There are common threads running through the economic crisis of the PIIGS (Portugal, Ireland, Italy and Greece). Corruption, lacklustre fiscal policies that for decades has seen low income and corporate tax rates, bloated public sectors and wage inflation were all contributing factors to the current crisis that has plunged the future of the eurozone into uncertainty.

The European debt crisis forced the European Union (EU) into finally accepting an ugly truth; despite the efforts of the EU to aid its weaker economies through structural funding and rigorous preparation to enter the Economic and Monetary Union (EMU), the underlying structural weakness of the PIIGS remains. As former British prime minister Tony Blair argued, we can no longer pretend that the Italian and German economies are on par. It is hard to imagine that a bailout for any of the PIIGS could be the magic remedy the eurozone is searching for; it is now time for change.

But were the PIIGS predisposed to crisis and collapse?  It can now be argued that the nature of their entry into the EU as semi-peripheral economies created situations of moral hazard. The combination of a continuing flow of structural funds coupled with the framework of the eurozone allowed the PIIGS to view the EU as an exchequer for funding short-sighted fiscal policy.

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EU structural and cohesion funding was designed to reduce differences in prosperity and living standards across regions and states. Through funds such as the European Social Fund (ESF) and the Common Agricultural Policy (CAP), economies that entered the EU on the semi-periphery were able to finance initiatives such as subsidising tertiary education to produce a skilled workforce.  The funding still continues to this day with the ESF providing €76 billion in funding between 2007-2013, and the total worth of  EU structural and cohesion  funds during this period is estimated at €308 billion.

Upon joining the EMU, member states were required to hand over autonomy over monetary policy to the European Central Bank. This meant that a centralised body was now in charge of administrating policy on interest rates and inflation. However, fiscal policy remained in the hands of the individual members and this is where part of the problem of the PIIGS began.

Take the Republic of Ireland as an example. Ireland was seen as the “shining light of Europe” by The Economist not so long ago after it transformed from a semi-peripheral, agricultural-based economy to one that became highly skilled based and attractive to Foreign Direct Investment (FDIs) from companies such as Microsoft and Google. Through using structural funds and the fiscal discipline by adhering to the Maastricht Criteria, which was compulsory when joining the EMU, Ireland was able to transform into one of the wealthier members of the EU.

For a short period, it appeared that the initial aims of EU structural funding was finally being achieved in the Republic. As a net beneficiary of this structural funding, the Irish economy began transforming rapidly towards becoming a net contributor. However, critics now argue that the Irish government developed “begging-bowl syndrome”; Irish policy makers attempted to maximise receipts from Brussels while ensuring that fiscal policy remained in Dublin’s control. Eurozone members still retained autonomy over fiscal policy so while Ireland continued receiving funding from the EU it was able to develop policies that were initially effective in creating its economic boom but would also contribute to its downfall.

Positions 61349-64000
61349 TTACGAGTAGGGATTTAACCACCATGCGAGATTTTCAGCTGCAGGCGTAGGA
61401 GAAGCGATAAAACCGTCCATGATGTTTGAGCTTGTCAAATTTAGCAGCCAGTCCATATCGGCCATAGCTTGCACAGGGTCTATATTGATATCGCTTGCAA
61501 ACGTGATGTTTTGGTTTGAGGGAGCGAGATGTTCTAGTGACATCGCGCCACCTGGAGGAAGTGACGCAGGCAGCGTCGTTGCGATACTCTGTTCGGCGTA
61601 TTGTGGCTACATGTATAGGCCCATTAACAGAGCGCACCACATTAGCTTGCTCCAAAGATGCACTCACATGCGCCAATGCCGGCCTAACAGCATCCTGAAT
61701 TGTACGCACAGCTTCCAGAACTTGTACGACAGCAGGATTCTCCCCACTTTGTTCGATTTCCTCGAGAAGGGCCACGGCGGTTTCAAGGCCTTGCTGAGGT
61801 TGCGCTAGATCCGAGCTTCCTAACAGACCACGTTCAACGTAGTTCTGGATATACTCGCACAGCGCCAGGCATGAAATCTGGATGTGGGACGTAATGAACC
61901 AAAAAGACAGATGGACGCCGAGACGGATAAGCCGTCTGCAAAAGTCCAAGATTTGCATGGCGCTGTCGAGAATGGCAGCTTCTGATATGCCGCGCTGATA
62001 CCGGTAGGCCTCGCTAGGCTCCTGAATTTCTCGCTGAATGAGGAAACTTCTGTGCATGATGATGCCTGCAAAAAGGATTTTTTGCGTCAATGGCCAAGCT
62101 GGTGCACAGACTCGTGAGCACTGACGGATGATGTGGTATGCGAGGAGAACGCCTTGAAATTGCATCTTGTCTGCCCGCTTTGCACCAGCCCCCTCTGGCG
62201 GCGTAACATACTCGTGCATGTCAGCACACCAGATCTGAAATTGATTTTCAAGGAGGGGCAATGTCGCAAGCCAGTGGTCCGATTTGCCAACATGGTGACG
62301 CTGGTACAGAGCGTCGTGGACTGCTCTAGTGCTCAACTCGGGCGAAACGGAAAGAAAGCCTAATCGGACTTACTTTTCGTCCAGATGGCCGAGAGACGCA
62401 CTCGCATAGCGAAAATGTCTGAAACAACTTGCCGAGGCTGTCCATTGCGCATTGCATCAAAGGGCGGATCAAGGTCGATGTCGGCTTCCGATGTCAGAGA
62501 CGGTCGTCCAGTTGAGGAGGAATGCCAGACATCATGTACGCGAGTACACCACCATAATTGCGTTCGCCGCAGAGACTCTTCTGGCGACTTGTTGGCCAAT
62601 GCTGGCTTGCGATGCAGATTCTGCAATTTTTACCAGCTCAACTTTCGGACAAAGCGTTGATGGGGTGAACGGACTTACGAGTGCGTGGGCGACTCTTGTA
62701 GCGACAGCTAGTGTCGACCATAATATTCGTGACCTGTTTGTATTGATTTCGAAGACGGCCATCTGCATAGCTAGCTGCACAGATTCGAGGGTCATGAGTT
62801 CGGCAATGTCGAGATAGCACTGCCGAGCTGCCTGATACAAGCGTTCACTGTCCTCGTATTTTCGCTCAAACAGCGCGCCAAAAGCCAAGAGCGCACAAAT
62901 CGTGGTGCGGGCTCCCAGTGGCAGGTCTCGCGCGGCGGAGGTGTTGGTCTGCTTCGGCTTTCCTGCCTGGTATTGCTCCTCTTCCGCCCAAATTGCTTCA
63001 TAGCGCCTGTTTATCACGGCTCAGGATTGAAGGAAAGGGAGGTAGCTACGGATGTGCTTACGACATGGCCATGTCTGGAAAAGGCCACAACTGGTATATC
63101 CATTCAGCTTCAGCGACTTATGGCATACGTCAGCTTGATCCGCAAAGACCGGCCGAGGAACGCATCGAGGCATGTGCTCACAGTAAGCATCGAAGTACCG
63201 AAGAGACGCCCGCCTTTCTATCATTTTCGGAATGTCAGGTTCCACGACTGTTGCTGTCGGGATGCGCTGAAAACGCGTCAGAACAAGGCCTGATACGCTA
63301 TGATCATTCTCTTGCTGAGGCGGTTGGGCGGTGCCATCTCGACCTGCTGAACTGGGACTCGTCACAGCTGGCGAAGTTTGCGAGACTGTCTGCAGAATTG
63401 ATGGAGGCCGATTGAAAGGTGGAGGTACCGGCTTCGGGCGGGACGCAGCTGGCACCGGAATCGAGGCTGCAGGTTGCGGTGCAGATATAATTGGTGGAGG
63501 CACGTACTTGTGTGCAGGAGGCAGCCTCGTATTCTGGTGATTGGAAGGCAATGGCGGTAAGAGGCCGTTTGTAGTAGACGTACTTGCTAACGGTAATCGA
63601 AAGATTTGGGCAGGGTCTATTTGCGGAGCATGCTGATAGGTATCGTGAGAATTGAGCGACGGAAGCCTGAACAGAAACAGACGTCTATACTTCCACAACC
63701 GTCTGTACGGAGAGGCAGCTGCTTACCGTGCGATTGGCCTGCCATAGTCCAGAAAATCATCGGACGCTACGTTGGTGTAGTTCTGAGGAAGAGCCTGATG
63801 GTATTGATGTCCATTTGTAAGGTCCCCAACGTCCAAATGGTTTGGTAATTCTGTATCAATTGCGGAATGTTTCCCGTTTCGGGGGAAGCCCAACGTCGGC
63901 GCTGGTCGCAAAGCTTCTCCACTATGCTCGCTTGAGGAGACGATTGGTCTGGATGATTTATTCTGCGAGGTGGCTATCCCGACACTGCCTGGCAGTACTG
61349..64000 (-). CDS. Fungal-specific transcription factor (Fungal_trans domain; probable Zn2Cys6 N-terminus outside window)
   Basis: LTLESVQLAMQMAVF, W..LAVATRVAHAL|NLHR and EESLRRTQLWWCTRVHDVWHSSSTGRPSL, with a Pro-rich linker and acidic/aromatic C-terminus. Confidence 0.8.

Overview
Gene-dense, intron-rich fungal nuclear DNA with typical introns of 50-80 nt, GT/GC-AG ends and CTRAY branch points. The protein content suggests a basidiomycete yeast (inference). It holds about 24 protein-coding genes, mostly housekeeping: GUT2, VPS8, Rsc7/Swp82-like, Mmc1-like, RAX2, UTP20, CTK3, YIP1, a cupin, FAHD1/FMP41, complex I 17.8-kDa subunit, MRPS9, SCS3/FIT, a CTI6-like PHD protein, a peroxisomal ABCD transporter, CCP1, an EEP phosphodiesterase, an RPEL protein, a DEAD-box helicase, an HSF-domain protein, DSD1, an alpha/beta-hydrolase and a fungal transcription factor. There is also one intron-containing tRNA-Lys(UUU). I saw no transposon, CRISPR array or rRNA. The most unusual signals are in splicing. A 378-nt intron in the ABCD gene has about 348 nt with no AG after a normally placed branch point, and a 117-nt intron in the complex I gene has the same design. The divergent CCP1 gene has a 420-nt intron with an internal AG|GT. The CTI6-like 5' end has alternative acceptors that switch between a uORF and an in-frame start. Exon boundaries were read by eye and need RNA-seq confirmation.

Ireland has had a notoriously low corporate tax rate of 12.5% for more than a decade. This policy was designed with the sole intent of attracting FDIs and making Dublin a gateway for foreign investment into Europe. The constant flow of structural funds from Brussels coupled with low interest and taxation rates gave Irish policy makers a false sense of security and lead to the creation of short-sighted fiscal policy that did not plan for the post 9/11 slowdown and then the global financial crisis.

The boast of former Taoiseasch (Irish Prime Minister) Bertie Ahern that the “boom is getting boomier” spoke volumes of the recklessness of Irish policy making. We witnessed the fallout of 2010 bailout when Ireland made a formal request to the EU and International Monetary Fund for a for an international financial rescue package of €90 billion.

So where to from now? Earlier last week, the idea of a “two-speed” eurozone was floated by French President Nicolas Sarkozy, who suggested that the PIIGS would be pushed to the outer of this arrangement. The collapse of the Euro would be a global economic disaster, and the creation of a two-speed eurozone would spell disaster for an export-based economy like Ireland as moving to the outer core of the eurozone may stigmatise the Irish economy to FDIs.

It is hard to imagine Sarkozy and his German counterpart Angela Merkel sitting through another round of negotiations over a bailout for any of the PIIGS. At this moment in time, it is hard to predict what the solution to the current crisis may be but it is obvious that the current structure can no longer create or support this moral hazard.

What is left is the realisation that the EU can no longer labour under the misapprehension that the PIIGS could soon fly alongside their wealthier neighbours. The gap between member states that entered the EU on the semi-periphery and those that entered with a developed economy is more apparent than ever.

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Peter Fray
Peter Fray
Editor-in-chief
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